£2 million study could help physiotherapists to deliver optimal home-based rehab programmes
Two studies that aim to improve rehabilitation after arm fractures have received a £2 million funding boost from the National Institute for Health and Care Research (NIHR). The REACH and WISE trials both investigate new physiotherapy approaches to rehabilitation, enabling patients to carry out progressive exercise programmes at home.
David Keene, an associate professor in trauma and orthopaedics at the University of Exeter, is the chief investigator on both the REACH and WISE trials. REACH is a collaboration venture involving researchers from the universities of Exeter, Oxford and Bristol. The trial, which focuses on rehabilitation after shoulder fractures, has been awarded £1.7 million from NIHR’s Health Technology Assessment programme.
The aim of the REACH trial – which is led by Dr Keene and Professor Matthew Costa from the University of Oxford – is to discover the best rehabilitation approach to support people in the wake of a shoulder fracture.
Universities to collaborate with NHS trust
Patients are usually asked to see a physiotherapist a number of times, which can be tricky for people who live alone or have poor social support networks. The study will look at whether a single best practice session – with clear instructions and videos of exercises patients can do at home – could be a viable alternative to attending a full course of physiotherapy sessions.
Dr Keene also acts as the chief investigator with the WISE trial, a collaborative venture involving researchers from the universities of Exeter and Oxford, and the Oxford University Hospitals NHS Foundation Trust. The trial, which will investigate whether adding a flexibility and resistance exercise programme helps to boost recovery from a broken wrist, has received £357,000 from NIHR’s Research for Patient Benefit programme.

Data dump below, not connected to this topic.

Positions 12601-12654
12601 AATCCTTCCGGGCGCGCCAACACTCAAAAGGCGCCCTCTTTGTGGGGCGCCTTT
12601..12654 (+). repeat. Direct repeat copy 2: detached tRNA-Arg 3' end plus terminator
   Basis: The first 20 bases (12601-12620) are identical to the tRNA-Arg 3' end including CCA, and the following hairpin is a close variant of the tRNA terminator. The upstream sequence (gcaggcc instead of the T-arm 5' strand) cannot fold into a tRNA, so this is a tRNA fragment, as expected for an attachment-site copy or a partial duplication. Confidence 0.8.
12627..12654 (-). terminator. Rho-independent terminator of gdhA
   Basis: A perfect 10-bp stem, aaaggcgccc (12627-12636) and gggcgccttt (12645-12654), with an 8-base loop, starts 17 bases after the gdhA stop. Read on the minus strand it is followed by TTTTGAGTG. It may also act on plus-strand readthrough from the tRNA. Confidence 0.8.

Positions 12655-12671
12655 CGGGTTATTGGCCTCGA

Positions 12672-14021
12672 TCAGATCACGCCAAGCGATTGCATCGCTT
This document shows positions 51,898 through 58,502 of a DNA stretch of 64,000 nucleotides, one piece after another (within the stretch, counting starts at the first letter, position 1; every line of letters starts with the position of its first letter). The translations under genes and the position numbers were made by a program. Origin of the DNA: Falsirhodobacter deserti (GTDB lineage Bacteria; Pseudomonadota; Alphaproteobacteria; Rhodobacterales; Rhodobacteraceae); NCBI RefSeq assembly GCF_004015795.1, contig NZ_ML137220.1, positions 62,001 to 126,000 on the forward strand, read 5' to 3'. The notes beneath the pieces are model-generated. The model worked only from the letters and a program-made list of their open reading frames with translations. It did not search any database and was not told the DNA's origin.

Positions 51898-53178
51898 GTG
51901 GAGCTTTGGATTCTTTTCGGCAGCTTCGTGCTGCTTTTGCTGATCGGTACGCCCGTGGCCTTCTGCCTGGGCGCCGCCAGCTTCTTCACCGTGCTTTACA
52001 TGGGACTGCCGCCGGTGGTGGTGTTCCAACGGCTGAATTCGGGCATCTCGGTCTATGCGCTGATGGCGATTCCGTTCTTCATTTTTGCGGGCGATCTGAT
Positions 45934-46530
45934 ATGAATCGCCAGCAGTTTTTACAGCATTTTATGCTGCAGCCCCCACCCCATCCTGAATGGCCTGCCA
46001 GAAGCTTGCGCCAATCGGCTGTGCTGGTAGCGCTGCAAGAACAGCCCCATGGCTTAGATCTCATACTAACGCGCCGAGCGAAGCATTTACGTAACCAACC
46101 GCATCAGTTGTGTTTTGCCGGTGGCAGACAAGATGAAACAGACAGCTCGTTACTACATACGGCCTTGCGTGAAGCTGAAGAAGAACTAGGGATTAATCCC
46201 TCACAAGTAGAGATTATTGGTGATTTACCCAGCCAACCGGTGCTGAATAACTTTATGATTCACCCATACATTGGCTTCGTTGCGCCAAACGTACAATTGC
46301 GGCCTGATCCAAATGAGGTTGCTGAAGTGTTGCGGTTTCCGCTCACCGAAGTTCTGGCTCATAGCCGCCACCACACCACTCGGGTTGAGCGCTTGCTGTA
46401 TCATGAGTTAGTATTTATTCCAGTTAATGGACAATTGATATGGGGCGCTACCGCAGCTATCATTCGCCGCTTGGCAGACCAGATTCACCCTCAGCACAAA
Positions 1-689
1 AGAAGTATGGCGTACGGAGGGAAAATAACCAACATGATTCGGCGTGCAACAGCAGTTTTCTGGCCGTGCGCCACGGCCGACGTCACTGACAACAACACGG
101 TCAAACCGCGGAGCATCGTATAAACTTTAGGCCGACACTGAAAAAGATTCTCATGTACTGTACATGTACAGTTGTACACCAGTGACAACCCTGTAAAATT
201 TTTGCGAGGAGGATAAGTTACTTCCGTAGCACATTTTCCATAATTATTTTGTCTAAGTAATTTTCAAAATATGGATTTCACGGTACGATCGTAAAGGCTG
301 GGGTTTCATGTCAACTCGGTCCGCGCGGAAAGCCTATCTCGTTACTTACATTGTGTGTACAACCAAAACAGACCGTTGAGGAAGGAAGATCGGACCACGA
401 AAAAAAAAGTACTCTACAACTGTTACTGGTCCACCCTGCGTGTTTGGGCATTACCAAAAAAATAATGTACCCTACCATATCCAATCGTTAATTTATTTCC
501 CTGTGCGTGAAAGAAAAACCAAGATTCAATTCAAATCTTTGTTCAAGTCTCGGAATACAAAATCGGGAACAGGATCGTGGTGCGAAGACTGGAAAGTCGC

Fractures can take a long time to recover from, particularly as people get older, and a good rehabilitation programme is really important to restore function of the limb and improve quality of life [David Keene]
Physios' role will be key
Broken wrists are relatively common, representing about one in five of all the bone fracture cases seen in UK hospitals, and can trigger long-term muscle weakness of the hand and arm. Participants in the WISE trial will receive usual treatment plus three sessions with a physiotherapist or occupational therapist who will guide them through progressive exercise programmes. Patients will also receive training materials to carry out the exercises at home.
Dr Keene said: ‘Fractures can take a long time to recover from, particularly as people get older, and a good rehabilitation programme is really important to restore function of the limb and improve quality of life.'
He added: 'However, there is limited scientific evidence as to what the best approaches to rehabilitation are. Both of these trials involve exercise programmes that people can do at home, which we hope – in combination with high-quality advice – will enable people to recover successfully.’
For more information, clickAuthor: Ian A McMillan